Goodman and Nixon tackle character, issues

Vying for the chance to represent local residents from the state’s 45th Legislative District, both former Rep. Toby Nixon (R-Kirkland) and current Rep. Roger Goodman (D-Kirkland) are hoping they’ll get the majority of voters to agree with their re-election to Olympia.

Vying for the chance to represent local residents from the state’s 45th Legislative District, both former Rep. Toby Nixon (R-Kirkland) and current Rep. Roger Goodman (D-Kirkland) are hoping they’ll get the majority of voters to agree with their re-election to Olympia.

If political commentary and the results of the Aug. 19 state primary election are any indication, this race will go down to the wire. About half the number of voters from the 2006 general election cast ballots in this year’s top-two primary where Goodman came out ahead by only 280 votes. With state republicans targeting the 45th District as one of their two best chances to pick up seats in the Legislature, the candidates have been working overtime to capture the rest of the voters on Nov. 4.

Both Goodman, 47 and Nixon, 49, stopped by the Kirkland Reporter to answer questions on issues, character and current events — including the emerging worldwide financial crisis.

Getting their start

The politics bug, it seems, bit both candidates early. Nixon recalled his 7th Grade civics teacher, a Mrs. Edelman, required the class to memorize the entire national anthem, several sections of the U.S. Constitution and the Bill of Rights.

“I decided right then that I wanted to be involved,” he said. “I ran for class treasurer and lost — the first of many times I’ve lost in my life. But you’ve got to be persistent.”

Goodman remembered as far back as 4th grade when he was elected class president.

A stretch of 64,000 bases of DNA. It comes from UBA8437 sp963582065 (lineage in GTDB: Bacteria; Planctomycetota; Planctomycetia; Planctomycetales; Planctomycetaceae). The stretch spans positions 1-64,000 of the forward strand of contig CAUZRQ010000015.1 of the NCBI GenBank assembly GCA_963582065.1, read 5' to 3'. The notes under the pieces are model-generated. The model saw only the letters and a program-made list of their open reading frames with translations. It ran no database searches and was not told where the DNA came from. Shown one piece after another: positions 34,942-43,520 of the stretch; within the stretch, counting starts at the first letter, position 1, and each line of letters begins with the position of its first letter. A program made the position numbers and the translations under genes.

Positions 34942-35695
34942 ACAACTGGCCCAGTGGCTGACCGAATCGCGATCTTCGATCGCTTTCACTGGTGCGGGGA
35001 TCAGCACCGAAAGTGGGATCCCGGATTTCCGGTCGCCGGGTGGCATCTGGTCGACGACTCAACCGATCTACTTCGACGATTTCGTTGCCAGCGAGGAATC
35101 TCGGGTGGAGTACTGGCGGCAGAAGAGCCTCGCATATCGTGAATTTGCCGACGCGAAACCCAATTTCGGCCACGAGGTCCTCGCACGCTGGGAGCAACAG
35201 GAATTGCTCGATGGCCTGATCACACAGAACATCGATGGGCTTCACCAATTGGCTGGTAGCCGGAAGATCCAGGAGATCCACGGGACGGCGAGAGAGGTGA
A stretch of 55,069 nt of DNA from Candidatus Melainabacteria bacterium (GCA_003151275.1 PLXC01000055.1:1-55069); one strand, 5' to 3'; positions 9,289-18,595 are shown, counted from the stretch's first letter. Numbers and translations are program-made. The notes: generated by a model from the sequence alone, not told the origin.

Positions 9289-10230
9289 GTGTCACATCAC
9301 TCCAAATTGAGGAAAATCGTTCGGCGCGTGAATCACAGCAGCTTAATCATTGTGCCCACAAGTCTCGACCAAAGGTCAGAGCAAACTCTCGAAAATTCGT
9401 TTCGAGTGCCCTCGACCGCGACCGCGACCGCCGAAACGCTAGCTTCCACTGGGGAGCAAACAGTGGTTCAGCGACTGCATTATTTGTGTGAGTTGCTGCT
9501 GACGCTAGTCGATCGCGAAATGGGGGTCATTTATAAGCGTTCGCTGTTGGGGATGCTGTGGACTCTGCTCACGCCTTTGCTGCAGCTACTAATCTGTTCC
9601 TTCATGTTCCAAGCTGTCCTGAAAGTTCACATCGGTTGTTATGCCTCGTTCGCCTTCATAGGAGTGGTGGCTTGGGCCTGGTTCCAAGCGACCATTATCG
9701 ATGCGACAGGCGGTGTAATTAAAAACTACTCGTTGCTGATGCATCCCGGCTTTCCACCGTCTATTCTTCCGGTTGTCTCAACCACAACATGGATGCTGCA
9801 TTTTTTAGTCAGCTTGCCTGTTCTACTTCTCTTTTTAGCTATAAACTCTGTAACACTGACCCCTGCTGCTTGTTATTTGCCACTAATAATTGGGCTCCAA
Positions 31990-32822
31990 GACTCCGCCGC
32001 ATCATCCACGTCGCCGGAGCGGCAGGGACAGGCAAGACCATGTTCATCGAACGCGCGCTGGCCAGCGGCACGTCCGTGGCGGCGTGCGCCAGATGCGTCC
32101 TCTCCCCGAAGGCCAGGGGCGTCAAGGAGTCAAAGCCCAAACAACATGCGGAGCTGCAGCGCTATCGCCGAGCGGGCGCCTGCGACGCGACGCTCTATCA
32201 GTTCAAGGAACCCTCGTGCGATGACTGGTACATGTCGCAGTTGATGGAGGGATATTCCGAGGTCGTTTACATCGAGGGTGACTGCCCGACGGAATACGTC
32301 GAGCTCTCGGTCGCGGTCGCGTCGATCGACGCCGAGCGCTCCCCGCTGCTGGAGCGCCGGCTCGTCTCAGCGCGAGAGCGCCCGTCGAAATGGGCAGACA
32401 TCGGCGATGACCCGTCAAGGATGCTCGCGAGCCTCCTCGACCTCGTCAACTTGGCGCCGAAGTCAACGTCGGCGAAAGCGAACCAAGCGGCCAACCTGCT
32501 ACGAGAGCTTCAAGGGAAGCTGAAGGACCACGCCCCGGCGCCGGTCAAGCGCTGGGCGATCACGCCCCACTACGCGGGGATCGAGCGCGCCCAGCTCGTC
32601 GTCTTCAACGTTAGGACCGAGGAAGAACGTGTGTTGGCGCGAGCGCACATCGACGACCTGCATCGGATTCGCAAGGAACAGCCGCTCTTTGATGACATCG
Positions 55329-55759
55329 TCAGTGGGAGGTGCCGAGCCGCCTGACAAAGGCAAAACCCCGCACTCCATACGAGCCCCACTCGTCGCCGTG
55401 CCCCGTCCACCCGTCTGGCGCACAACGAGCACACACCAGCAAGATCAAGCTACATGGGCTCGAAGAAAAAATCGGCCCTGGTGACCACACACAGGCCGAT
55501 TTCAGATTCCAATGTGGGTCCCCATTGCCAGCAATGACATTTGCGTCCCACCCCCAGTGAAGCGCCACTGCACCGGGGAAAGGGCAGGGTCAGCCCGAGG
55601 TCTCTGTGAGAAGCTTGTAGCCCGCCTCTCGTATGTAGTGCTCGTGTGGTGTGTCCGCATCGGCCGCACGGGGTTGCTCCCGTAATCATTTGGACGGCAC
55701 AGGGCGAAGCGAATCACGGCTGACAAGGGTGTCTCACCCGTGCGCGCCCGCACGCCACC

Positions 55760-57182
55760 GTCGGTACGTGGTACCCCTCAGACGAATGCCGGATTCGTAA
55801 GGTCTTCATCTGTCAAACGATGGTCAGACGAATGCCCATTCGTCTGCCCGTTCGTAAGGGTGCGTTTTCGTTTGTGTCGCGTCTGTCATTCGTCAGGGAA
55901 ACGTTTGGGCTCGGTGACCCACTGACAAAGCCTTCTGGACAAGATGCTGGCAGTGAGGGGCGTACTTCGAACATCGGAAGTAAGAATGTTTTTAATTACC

“My father was a professor of Political Science, so there was always interest in politics in our home,” Goodman said. “We’d talk about nuclear deterrence around the dinner table. That was dad’s specialty.”

Current Events

Handed a copy of the Seattle Times newspaper on the day the interviews were conducted, Oct. 2nd, both candidates were asked, what “Of all the news sections in this paper, which single story concerns you the most?” Both men pointed to the same story: The planned $700 billion federal bailout of the national banking system.

Nixon: “I’m concerned about nationalizing home mortgages. This reaches back to the Community Reinvestment Act, marginally qualified buyers … and failing to exercise adequate oversight. I’m also concerned with giving these institutions hundreds of billions of dollars without any real consequences — It just encourages more bad behavior.”

Goodman: “We may be on the verge of bailing out irresponsible executives … I hope the (U.S. House of Representatives) revisits this once again … Writing a blank check is incredible, it’s irresponsible and it doesn’t take care of the problem.”


Both men are well versed in legal opinion and have each written a dozen pieces of legislation later passed into law. A manager at Microsoft, Nixon was representative of the 45th District from 2002 to 2007. He also serves as a board member on several community-interest organizations, including First Amendment advocacy group Washington Coalition for Open Government, winning a number of awards relating to that organization’s advocacy (Full Disclosure: In his role as president of the Coalition for Open Government, Nixon has advised the Kirkland Reporter on background for legal issues relating to open government. Reporting on the primary election necessitated ending the relationship out of concern regarding the appearance of bias.) Goodman has a long record in legal work as a legislative aide in Washington D.C. after a short term as an attorney in commercial law. He specifically cited training with Environmental Protection Agency lawyers as giving him a strong background in Environmental law and work on the Clean Air Act of 1990. Locally, Goodman served as president of the Lakeview Community association and has volunteered his time as an attorney with the Eastside Legal Clinic.